The communication bus 29 allows bi-directional communication between the components of the computer 21. The communication suite 31 and external ports 33 allow bi-directional communication between the computer 21, other computers 21, and external compatible devices such as laptop computers and the like using communication protocols such as IEEE 1394 (FireWire or i.LINK), IEEE 802.3 (Ethernet), RS (Recommended Standard) 232, 422, 423, USB (Universal Serial Bus) and others.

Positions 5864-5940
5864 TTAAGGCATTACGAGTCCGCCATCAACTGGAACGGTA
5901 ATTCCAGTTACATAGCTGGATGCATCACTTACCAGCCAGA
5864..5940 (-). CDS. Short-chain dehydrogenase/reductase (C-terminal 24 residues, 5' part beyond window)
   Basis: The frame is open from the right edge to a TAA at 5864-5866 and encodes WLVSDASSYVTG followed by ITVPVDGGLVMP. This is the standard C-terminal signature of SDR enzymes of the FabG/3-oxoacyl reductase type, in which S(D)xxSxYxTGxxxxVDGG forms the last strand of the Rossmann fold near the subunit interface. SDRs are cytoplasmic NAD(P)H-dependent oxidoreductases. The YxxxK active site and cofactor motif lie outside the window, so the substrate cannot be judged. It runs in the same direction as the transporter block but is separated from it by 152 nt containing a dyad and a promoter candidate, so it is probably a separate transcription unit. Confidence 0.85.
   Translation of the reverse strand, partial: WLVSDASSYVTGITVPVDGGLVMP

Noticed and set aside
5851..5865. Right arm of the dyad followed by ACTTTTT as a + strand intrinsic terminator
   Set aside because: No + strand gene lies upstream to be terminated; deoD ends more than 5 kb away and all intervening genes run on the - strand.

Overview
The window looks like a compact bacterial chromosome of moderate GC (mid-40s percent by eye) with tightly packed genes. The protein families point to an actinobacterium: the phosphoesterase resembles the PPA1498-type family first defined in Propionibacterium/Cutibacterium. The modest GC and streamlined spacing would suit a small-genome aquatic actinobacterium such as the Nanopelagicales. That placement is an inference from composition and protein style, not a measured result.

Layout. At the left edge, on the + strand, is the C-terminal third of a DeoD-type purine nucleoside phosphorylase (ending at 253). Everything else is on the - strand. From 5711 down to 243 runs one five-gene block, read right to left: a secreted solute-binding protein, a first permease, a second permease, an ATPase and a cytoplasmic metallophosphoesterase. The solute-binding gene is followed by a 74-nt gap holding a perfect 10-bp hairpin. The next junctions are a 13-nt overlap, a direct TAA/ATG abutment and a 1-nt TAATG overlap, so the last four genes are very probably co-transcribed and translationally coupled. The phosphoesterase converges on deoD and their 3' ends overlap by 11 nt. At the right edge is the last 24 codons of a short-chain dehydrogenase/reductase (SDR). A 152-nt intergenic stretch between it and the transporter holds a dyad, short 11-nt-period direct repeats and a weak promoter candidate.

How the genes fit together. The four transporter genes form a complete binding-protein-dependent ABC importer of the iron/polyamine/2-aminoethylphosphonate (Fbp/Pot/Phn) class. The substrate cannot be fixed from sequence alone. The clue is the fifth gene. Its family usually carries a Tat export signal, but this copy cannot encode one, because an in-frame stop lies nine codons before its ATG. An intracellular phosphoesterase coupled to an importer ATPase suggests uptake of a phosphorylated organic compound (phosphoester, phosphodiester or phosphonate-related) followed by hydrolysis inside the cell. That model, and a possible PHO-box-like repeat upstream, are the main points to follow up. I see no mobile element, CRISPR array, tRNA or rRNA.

The network protocol suite 35 and external ports 37 allow for the physical network connection and collection of protocols when communicating over a network. Protocols such as TCP/IP (Transmission Control Protocol/Internet Protocol) suite, IPX/SPX (Internetwork Packet eXchange/Sequential Packet eXchange), SNA (Systems Network Architecture), and others. The TCP/IP suite includes IP (Internet Protocol), TCP (Transmission Control Protocol), ARP (Address Resolution Protocol), and HTTP (Hypertext Transfer Protocol). Each protocol within a network protocol suite has a specific function to support communication between computers coupled to a network. The GUI 39 includes a graphics display such as a CRT, fixed-pixel display or others 41, a key pad, keyboard or touchscreen 43 and pointing device 45 such as a mouse, trackball, optical pen or others to provide an easy-to-use, user interface for the invention.